During the period of declarant control, the "homeowners" will have little to no say in anything. They are mere funders. After the period of declarant control, the actual homeowners tend to be treated like mere renters in their own property. In either case, the home owners are saddled with all obligations and liabilities that the board imposes upon the members - and the vendor trade groups are always encouraging boards to do just that.
Tenants have greater rights than owners. Being burdened by an HOA is not a privilege - it is a sheer liability. That's why the legal term of art is "burden" - there is no "benefit". Your property is burdened by involuntary membership in a private corporation. As to "preserving property values" puhhlease. That's another vendor myth. HOAs do not preserve value for the owners, only the vendors of the HOA corporation.
I would agree that renters have no obligations to the HOA corporation under the "contract theory". However, this legislative session, the HOA trade group of management companies and HOA attorneys lobbied for the authority to "fine" renters. This of course makes no sense at all. First, corporations have no authority to "fine" anyone because they are not political subdivisions of the state to which such powers have been delegated. Second, the HOA corporation has no contractual privity with the renter. Finally, "fines" are not a contractual remedy.
Don't be fooled by the term "homeowner association". That is a marketing term only. "Association" is a misnomer. These entities are corporations, not associations. The property is burdened by involuntary membership in a corporation and it has nothing to do with "association" or "community". If the corporation was such a good thing, membership would not be involuntary.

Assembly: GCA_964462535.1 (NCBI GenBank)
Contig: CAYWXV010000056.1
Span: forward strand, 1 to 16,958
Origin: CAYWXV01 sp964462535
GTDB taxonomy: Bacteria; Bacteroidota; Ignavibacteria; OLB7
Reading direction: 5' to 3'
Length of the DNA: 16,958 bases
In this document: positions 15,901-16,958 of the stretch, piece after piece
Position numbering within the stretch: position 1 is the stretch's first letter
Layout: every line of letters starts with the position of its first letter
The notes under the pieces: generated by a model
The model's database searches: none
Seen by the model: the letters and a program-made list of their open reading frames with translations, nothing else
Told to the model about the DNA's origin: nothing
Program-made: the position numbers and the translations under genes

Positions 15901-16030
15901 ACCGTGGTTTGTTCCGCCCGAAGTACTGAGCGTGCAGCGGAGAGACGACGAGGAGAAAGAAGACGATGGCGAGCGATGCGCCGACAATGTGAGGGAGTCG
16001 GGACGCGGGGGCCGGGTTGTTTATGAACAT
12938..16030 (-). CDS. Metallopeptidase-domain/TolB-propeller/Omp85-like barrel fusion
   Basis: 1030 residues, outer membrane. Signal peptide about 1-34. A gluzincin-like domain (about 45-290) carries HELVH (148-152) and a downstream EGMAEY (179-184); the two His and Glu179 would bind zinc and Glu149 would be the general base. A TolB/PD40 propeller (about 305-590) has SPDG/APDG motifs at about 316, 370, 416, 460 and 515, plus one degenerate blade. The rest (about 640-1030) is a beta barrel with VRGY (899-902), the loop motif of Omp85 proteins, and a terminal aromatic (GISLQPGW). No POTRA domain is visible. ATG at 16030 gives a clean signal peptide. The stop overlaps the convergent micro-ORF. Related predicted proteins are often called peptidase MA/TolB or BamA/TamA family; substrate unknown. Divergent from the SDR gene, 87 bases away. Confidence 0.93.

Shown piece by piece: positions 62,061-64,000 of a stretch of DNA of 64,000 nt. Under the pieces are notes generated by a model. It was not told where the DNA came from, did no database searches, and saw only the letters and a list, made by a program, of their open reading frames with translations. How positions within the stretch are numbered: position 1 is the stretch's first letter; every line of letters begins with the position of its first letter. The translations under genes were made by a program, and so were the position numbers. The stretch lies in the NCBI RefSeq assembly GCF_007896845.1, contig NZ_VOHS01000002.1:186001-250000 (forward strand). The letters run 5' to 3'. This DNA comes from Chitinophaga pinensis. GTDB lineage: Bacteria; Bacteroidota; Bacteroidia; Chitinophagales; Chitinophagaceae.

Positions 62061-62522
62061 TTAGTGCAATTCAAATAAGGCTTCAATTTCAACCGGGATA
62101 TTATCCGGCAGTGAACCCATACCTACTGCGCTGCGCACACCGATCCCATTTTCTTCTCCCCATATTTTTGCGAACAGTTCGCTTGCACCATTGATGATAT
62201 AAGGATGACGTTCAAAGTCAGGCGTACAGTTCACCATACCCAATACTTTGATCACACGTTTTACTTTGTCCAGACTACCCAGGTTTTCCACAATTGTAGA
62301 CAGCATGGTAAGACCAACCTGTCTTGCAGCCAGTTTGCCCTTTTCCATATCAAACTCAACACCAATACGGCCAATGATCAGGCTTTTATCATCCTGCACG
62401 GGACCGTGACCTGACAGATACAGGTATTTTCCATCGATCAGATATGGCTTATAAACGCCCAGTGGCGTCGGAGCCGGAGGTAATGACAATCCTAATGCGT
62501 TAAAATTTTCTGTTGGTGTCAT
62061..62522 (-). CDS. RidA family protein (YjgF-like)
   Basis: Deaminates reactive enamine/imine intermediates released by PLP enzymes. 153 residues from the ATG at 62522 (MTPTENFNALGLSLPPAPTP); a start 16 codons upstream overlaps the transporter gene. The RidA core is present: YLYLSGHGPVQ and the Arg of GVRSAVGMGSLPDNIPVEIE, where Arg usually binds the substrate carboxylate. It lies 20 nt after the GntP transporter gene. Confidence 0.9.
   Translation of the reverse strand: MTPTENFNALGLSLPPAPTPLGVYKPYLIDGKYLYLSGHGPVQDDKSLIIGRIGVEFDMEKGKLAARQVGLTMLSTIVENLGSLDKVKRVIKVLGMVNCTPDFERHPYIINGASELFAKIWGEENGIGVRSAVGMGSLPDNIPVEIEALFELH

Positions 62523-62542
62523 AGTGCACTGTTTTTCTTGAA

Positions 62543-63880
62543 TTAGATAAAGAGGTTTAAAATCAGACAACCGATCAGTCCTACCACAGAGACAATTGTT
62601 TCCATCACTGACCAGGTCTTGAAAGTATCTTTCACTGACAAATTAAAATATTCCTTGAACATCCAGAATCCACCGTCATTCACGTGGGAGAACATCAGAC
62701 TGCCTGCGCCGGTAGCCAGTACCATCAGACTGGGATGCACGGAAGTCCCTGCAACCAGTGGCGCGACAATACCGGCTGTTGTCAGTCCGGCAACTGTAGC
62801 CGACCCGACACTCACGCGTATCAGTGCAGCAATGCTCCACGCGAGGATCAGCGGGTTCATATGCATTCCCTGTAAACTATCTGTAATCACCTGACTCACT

I basically agree with you IC. I only live in an HOA community because the City of Austin required that the developer create one to manage the land set aside for a greenbelt as rainfall catchment in our urban infill mini-subdivision. Ours is itty-bitty and literally managed by the homeowners. Frankly, it is a burden and we are exploring ways to disband it or to allow it to end at the 20 year mark. You couldn't pay me to live a master-planned, corporate built, HOA community.
An interesting point people keep saying is that you can always buy in a non-HOA neighborhood. But, if you want a new home you really have no choice but to be in an HOA neighborhood.
I have had houses in non-HOA neighborhoods in Seattle and HOA houses here. In the non-HOA neighborhood people still took care of their house and yard. We had city laws against the things that dropped the property values.
I do like the HOA amenities like pools and parks so I do see some value. IMHO, The problem is the policing by the HOA that people get upset about.
From this point forward, let's keep the focus of this thread on helping the OP deal with her/his HOA to get a shed built.
About half of the thread has covered the subject of whether HOAs are good or bad, and it's always a popular topic in this forum, but it just isn't helpful to someone who must somehow deal with one to build a shed.
HOA rules are pretty well defined. If the metal shed is not allowed I suggest putting in one constructed as outlined within the HOA guidelines. Problem solved.
Another alternative is to join the architectural committee and get to know the people. Our architecture committee probably only has 2 or 3 people. So once you are on it, it probably is easy to get them to approve you.
Everyone complains about the leaders of the HOA, but the reality is hardly anyone wants to participate. If you want to make it better you simply can run to be on the board. Most likely you will have no competition. Architecture committees may be appointed by the board so it may be even easier to join.
Please register to post and access all features of our very popular forum. It is free and quick. Over $53,000 in prizes has already been given out to active posters on our forum. Additional giveaways are planned.
Detailed information about all U.S. cities, counties, and zip codes on our site: City-data.com.